Rising Drug Costs and how to control them.
Protect your benefits plan from rising costs
Spending on prescription drugs is steadily increasing in Canada. We now have the second highest drug prices in the world, after the United States. In 2015, Canadians spent $29.4 billion on prescription drugs, which represents 625 million dispensed prescriptions.
Specialty drugs account for just 2% of prescription drug claims submitted in Canada, but that actually represents 30% of total drug claim costs. These drugs allow people with debilitating conditions, such as multiple sclerosis or cancer, to lead normal lives or, in some cases, be cured. By 2020, it’s expected that the cost of specialty drugs will increase to 42% of total drug claim costs.
What’s behind the numbers?
To understand the trend, it’s important to consider contributing factors:
- We have an aging population with a longer lifespan.
- More chronic conditions are being diagnosed and prescriptions for these conditions are increasing.
- More medical conditions are being diagnosed and treated earlier.
- Patients are driving demand for some treatments as they take a more proactive approach to their health.
- An increased number of new and more expensive specialty drugs are available to treat these chronic conditions.
As a plan sponsor, you know that escalating health-care costs mean rising premiums, which can result in more strain on your benefits budget.
Finding the right balance between plan benefits and plan cost is key to the overall success of your benefits plan.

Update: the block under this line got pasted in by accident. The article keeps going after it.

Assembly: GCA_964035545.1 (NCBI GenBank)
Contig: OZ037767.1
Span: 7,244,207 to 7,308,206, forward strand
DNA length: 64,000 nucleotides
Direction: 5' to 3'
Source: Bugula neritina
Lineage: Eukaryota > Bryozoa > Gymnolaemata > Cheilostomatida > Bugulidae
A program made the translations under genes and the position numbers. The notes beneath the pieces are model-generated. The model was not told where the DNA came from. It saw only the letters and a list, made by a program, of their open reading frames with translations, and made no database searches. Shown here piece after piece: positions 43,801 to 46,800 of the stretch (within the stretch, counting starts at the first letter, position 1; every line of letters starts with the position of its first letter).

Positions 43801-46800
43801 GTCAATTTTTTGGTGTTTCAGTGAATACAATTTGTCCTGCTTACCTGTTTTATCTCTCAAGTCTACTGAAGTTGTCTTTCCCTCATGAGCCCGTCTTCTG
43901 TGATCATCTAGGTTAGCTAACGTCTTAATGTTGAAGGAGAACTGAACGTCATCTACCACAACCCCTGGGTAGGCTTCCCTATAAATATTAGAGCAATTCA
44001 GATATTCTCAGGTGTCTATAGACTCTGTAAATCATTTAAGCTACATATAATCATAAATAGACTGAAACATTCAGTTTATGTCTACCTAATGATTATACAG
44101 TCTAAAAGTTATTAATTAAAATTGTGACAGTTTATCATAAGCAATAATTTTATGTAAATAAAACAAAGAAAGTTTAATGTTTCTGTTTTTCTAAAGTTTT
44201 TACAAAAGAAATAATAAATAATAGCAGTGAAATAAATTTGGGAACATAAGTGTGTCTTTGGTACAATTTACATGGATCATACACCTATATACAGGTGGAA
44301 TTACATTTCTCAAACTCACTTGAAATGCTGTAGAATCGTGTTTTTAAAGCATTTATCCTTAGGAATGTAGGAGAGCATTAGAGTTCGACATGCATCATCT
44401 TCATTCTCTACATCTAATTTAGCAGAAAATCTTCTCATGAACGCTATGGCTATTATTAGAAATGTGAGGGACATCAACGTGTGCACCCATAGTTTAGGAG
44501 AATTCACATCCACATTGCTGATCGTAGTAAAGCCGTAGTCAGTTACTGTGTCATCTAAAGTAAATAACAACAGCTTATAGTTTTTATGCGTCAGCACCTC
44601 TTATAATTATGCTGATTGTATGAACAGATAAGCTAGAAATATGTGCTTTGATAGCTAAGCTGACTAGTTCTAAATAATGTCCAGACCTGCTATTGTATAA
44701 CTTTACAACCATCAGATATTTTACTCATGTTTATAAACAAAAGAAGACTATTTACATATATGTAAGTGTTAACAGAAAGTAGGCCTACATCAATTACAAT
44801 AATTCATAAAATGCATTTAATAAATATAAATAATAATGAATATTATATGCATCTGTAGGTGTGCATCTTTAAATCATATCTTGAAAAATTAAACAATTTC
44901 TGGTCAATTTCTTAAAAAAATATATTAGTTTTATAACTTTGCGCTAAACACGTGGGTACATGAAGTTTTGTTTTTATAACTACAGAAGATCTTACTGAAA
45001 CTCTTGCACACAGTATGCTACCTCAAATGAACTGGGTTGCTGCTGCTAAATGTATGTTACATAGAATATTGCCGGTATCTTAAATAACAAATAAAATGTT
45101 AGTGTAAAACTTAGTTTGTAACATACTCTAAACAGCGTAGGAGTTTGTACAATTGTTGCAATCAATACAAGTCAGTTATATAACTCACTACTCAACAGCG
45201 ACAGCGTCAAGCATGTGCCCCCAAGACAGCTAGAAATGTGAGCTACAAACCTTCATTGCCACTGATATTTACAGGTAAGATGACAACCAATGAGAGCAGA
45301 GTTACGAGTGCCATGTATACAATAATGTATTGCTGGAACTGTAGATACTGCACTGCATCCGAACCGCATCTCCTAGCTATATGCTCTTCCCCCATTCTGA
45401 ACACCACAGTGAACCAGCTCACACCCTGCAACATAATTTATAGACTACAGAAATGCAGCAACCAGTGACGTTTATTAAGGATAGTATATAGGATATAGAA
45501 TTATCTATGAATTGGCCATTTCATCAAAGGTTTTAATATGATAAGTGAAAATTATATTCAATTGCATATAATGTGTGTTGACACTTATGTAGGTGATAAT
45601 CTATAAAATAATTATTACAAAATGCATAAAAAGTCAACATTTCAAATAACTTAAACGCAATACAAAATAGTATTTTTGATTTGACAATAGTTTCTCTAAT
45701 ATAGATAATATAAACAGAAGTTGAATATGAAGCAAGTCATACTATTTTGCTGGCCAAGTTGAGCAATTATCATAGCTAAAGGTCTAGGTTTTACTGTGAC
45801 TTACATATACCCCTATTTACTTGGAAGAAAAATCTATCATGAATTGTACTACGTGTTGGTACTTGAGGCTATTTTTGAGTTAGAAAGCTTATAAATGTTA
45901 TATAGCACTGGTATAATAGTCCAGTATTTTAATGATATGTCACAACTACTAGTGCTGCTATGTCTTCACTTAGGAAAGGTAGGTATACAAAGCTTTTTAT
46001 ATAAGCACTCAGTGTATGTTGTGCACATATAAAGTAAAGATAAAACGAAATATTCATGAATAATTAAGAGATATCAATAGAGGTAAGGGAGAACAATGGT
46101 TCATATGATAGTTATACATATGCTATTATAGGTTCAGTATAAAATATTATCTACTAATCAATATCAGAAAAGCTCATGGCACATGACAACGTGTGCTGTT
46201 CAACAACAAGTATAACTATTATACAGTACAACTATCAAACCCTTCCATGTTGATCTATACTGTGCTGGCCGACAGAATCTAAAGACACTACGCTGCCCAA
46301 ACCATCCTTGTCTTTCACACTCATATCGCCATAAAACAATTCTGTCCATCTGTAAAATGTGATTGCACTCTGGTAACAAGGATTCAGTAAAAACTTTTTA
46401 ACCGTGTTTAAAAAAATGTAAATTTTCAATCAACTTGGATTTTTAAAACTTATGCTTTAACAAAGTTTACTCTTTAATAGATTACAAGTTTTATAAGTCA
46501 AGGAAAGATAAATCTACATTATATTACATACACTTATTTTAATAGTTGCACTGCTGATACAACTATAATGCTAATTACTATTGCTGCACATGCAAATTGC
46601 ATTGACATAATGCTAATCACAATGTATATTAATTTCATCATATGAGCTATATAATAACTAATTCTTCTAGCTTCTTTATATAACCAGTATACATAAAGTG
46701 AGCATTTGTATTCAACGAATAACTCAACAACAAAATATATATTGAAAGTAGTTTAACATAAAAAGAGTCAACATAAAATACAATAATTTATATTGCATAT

Controlling costs for affordable coverage.
There are a number of available plan design options that can contribute to significant savings while still providing comprehensive benefits to your plan members.
Mandatory generic drug substitution means that the pharmacist dispenses the lowest priced equivalent, usually the generic version, of the prescribed drug if one is available. Mandatory generic substitution ensures that all claims for drugs with a generic version are cut back to the lowest priced equivalent, even if a physician indicates on the prescription that there can’t be a substitution.
Co-insurance and co-pays are effective tools for cost sharing. Plan sponsors can set a per-prescription deductible and choose the percentage plan members are reimbursed for each claimed prescription.
Limiting dispensing quantities can help reduce waste and benefit dollars spent on drugs that cause adverse reactions. When an acute drug becomes a maintenance drug, the pharmacist can fill a 100-day supply to reduce dispensing fees.
A dispensing fee maximum encourages plan members to research which pharmacy provides the best value.
For more Information and customized solution for your plan please contact us.